It is true that sometimes gunslingers get shot and likewise sometimes gamblers lose their shirt, but NFL coaches have been so risk adverse in the past that even statistically sound decisions (like going for it on 4th and short OR using a surprise onside kick - which has a 60% of success by the way) somehow seem foolhardy to them. With so many great teams getting great QB play, however, a coach that’s willing to do something unconventional will win more often than he loses. Manning and Caldwell played it safe last night, Payton and Brees didn’t. The result of the game was due in large part to Payton’s willingness to buck convention and try something unexpected. He’ll have a bright and shiny new ring to show for it in a few months.
Fortune favors the bold my friends. Or, to put it in a slightly different manner, while establishing yourself as an unconventional thinker who sometimes will go for it on 4th and short or onside kick might not always work out in the short term (sometimes your attempts will fail), it will give you the reputation as a risk taker and it will make teams spend time preparing for things that they wouldn’t always prepare for. This will give you a competitive advantage. And more often than not you’re “unconventional” coaching decisions will work out more often than not.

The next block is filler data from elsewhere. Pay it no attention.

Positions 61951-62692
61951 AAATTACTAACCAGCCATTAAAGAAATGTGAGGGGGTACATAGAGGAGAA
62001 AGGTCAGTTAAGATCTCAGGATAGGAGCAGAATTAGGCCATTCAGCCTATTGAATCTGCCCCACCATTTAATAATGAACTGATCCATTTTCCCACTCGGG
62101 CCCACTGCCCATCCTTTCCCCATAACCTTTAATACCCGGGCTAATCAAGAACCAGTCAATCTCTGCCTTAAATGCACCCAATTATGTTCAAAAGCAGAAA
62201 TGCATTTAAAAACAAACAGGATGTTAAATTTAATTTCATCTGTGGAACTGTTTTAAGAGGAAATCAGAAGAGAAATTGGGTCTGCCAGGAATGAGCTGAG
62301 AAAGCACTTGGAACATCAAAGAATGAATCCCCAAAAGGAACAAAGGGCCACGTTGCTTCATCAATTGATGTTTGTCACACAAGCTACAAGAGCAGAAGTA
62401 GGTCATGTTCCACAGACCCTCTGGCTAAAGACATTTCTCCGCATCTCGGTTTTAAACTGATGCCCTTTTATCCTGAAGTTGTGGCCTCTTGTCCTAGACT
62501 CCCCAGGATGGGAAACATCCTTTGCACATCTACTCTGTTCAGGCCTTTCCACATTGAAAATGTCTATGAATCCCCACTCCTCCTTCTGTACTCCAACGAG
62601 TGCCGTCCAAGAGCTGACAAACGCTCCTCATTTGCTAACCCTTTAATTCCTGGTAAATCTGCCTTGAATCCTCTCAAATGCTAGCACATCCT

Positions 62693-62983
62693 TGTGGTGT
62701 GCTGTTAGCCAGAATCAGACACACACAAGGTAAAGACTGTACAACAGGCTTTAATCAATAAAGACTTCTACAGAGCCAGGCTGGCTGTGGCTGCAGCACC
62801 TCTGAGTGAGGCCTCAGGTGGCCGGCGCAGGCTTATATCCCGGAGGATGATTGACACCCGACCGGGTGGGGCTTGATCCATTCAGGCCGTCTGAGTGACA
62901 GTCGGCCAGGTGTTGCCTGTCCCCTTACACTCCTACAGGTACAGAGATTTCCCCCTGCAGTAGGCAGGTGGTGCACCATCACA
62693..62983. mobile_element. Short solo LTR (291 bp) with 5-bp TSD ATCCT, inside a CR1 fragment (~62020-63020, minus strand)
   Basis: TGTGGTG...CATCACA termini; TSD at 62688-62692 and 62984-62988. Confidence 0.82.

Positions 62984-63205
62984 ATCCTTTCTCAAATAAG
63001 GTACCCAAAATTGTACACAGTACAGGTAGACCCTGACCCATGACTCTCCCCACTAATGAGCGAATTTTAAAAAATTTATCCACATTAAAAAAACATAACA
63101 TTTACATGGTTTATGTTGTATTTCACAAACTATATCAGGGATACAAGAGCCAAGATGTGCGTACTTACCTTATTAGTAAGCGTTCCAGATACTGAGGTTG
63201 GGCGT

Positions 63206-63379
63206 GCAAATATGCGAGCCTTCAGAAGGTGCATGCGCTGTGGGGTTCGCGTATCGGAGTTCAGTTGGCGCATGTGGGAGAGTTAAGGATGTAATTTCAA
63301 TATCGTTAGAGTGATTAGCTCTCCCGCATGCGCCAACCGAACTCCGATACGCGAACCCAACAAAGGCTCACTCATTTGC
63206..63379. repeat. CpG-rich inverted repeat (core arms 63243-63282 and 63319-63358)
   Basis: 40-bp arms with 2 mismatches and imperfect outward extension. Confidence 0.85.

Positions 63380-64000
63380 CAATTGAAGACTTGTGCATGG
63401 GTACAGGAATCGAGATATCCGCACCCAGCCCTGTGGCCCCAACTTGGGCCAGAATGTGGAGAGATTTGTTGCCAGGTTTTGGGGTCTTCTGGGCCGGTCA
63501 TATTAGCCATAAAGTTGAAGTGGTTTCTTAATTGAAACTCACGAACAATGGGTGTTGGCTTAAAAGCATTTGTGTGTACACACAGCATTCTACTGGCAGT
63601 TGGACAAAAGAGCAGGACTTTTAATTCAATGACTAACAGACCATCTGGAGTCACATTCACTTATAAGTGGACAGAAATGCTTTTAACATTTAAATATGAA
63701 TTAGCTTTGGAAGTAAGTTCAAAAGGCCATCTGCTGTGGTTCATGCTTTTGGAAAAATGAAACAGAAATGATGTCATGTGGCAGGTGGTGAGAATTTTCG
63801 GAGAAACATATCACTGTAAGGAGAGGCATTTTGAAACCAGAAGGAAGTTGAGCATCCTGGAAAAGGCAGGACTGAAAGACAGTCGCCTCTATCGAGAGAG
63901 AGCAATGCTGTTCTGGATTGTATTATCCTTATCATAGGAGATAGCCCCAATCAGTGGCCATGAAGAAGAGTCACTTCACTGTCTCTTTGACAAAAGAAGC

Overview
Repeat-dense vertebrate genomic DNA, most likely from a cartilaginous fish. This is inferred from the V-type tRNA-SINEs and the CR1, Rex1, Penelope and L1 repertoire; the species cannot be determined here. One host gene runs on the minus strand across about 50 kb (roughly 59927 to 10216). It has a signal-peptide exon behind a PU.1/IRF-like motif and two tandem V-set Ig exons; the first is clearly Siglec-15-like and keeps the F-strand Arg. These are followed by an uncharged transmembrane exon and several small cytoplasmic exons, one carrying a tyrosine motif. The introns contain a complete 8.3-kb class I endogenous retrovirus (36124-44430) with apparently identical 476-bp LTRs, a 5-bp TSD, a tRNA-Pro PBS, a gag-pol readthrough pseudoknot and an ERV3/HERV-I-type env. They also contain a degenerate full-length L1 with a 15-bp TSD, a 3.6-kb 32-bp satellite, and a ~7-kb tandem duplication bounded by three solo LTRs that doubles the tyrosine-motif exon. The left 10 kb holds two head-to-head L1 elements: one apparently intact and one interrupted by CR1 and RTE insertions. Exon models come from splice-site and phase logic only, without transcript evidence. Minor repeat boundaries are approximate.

4) The Effectiveness of a Ground Game Should be Measured by Situational Utility, NOT by Overall Numbers: As I’ve said earlier, the most important thing and NFL team can have to ensure continued success is a franchise QB. However, running the ball still has an important place in the game - that is, it allows you to avoid red zone interceptions (we know something about this), to convert short yardage downs, and to supplement a high risk passing game with a low risk change of pace attack. It’s nice to be able to produce gaudy rushing numbers, but it’s much sound and fury signifying nothing if you can’t convert a third and short or kill the clock in the last 4 minutes.